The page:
Stop thinking in monoliths. Saying that “half the country is racist” or “half the country is lazy” fogs over the fact that there are 300 million people living in the country all with dreams, cherished memories, concerns and fears.
Finally, stop viewing different struggles as more or less important. Struggle is not a competition, it is what unites us all. In fact the only monolith that is correct is that we have all experienced struggle.
It is possible to be a decent person and not have a decent president — we’ve done it a lot. If enough people in the country believed that, we wouldn’t be as divided as we are now. So let’s start.
It’s finally here! After two years of brutal campaigning, today the world looks to the United States as we hold our elections.
I don’t know how much I’ve spent on Uber and Lyft this cycle, but it was probably a lot. This year I was able to cover different aspects of the 2016 campaign. Sometimes with other people, other times alone. But the experiences of rallies, press conferences and a debate have all been the same: sending out emails trying to justify that my blog was a legitimate media outlet, waiting to receive confirmation, recognizing the same reporters at each event, wading through the crowd to get the best shot, trying to get the best quote, running into fellow student journalists.
The following are photos that I’ve taken during this incredible cycle. Since June I’ve reported on three rallies, a congressional debate and a group of Clinton campaign volunteers in Reno.
I did not photograph the Reno trip, though there are photos from when the bus got stuck in Donner Pass on the way back.
Some were taken with my phone when I was with other people.
Regardless of the quality or event, this election isn’t about Hillary Clinton, Donald Trump, Ami Bera, Scott Jones, Loretta Sanchez or Kamala Harris. It was always about what we as Americans — more specifically as Californians — are.
California Attorney General and Democratic candidate for the United States Senate Kamala Harris stopped the campaign headquarters of Congressman Ami Bera (D-Elk Grove) for the Sacramento leg of her 10-day bus tour of the state.
Due to California’s top-two primary, two Democrats will be going head-to-head in the general election Nov. 8. Harris’ challenger is Democratic Congresswoman Loretta Sanchez of Anaheim. However, Harris is still the national and state party’s choice to fill the seat of retiring Senator Barbara Boxer who has occupied that seat since being elected in 1992.
According to a poll conducted by the Public Policy Institute of California, Harris leads Sanchez by 22 points as of Oct. 23. More recent polls put her at 20.
Recently Harris has gained national attention after spearheading the crackdown on backpage.com. Site executives Carl Ferrer, Michael Lacey and James Larkin were charged with pimping and pimping minors in Sacramento County Superior Court back in September. Prosecutors allege that all three men knowingly received millions in bonuses from the illegal prostitution ads on the site.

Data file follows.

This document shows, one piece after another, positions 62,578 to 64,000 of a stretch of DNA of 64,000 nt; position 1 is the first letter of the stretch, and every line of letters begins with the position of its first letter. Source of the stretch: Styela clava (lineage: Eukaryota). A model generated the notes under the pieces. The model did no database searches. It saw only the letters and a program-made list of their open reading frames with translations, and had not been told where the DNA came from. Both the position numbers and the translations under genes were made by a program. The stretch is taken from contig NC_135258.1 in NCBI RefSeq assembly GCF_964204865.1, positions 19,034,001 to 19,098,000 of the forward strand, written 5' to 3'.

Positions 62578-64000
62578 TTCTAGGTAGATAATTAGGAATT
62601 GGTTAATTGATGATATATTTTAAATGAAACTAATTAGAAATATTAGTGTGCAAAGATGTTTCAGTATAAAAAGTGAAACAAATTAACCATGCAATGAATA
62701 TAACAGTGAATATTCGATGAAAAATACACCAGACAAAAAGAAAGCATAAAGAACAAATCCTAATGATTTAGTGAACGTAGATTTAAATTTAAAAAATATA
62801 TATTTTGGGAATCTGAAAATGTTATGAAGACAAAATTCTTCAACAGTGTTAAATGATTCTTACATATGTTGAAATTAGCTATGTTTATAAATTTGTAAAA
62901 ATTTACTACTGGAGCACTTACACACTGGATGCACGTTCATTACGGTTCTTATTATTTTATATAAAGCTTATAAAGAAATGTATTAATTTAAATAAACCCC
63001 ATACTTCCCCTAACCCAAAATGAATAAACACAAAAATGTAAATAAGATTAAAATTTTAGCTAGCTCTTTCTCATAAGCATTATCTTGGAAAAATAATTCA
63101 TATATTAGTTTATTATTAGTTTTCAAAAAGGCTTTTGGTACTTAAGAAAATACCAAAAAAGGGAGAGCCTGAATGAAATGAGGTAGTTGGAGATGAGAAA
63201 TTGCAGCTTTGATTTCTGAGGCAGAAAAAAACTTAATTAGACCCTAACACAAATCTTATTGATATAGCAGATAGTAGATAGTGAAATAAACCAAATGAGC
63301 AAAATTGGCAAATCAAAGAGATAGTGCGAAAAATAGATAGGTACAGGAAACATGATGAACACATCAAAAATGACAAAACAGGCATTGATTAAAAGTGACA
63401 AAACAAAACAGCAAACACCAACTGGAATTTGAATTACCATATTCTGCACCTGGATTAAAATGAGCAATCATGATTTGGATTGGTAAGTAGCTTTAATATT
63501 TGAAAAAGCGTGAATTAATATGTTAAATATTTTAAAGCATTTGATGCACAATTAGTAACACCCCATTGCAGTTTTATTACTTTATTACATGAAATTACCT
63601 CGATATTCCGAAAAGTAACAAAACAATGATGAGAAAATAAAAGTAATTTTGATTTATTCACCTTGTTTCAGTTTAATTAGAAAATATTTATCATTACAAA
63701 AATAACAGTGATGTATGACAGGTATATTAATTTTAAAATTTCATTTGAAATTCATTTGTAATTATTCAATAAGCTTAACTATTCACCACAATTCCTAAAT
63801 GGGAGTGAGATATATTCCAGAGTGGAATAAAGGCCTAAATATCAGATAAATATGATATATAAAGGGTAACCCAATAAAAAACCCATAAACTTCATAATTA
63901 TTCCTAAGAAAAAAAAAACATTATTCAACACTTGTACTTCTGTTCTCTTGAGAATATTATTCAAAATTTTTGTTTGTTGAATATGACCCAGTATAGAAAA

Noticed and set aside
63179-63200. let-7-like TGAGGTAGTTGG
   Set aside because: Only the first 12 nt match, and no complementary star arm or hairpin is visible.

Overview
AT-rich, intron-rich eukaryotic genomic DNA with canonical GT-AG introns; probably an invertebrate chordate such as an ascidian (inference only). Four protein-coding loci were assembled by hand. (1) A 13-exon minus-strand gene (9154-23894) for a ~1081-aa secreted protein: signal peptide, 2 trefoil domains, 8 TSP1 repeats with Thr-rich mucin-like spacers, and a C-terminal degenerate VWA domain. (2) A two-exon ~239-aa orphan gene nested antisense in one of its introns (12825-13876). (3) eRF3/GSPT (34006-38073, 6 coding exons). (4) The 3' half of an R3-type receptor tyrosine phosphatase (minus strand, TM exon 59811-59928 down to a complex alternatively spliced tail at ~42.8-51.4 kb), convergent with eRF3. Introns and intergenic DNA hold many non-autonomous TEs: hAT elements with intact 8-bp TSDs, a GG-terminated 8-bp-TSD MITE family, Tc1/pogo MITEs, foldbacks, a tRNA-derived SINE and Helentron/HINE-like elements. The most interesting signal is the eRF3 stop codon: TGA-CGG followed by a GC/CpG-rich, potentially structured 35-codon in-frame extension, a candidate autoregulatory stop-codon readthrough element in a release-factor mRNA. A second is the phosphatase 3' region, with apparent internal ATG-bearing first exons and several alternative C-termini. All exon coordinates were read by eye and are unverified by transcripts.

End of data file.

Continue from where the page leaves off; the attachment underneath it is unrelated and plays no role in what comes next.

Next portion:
Harris said that it is important that her successor continue to pursue prosecution of backpage.com if she is elected.
Democratic congressman Ami Bera and Republican challenger Scott Jones debated in Natomas yesterday for California’s 7th Congressional District.
The two candidates have dueled over this hotly contested seat with both accumulating their share of skeletons in their closets.
The debate began with questions regarding a lawsuit filed against the Sheriff’s department. The lawsuit covers allegations by a former female deputy that Jones sexually harassed her. However, Jones insisted that the allegations were false.
“I went under oath and I deny these allegations in the strongest terms possible,” said Jones.
Bera continued to push the allegations issue, saying that they were “pretty shocking what was going on.” This attack mirrors pro-Bera mailers and television ads that paint Jones in a similar light.
But Bera’s character was also called into question. Earlier this year, Bera’s 83-year-old father pleaded guilty to two felony counts of election fraud. Bera’s father, Babulal Bera, used family and friends to illegally contribute above the legal limit to his son’s 2010 and 2012 congressional campaigns.
“My father made a mistake and he shouldn’t have done this,” said Bera during the debate. “He’s not a criminal but he broke the law.”
A federal prosecutor found no evidence that would indicate Bera or anyone in his staff knew of Babulal Bera’s illegal activity.
Jones however believes otherwise. “Either the 90 friends and family of Congressman Bera who all knew what engaged in a conspiracy for four years to keep that information from Congressman Bera,” said Jones, “or alternatively that Congressman Bera didn’t have any substantive conversations with any of those 90 family and friends.”
Since redistricting in 2013, the California 7th has been one of the most hotly contested districts in the country. According to Cook Partisan Voting Index, the district is considered “even.” Bera narrowly won re-election against Doug Ose in 2014. This year should be no different.
Sponsors of the event included the Los Rios Community College District, Sacramento Bee and Folsom lake College which is located within the 7th District.
The election will take place on Tuesday, Nov. 8. The deadline for voter registration California is Oct. 24.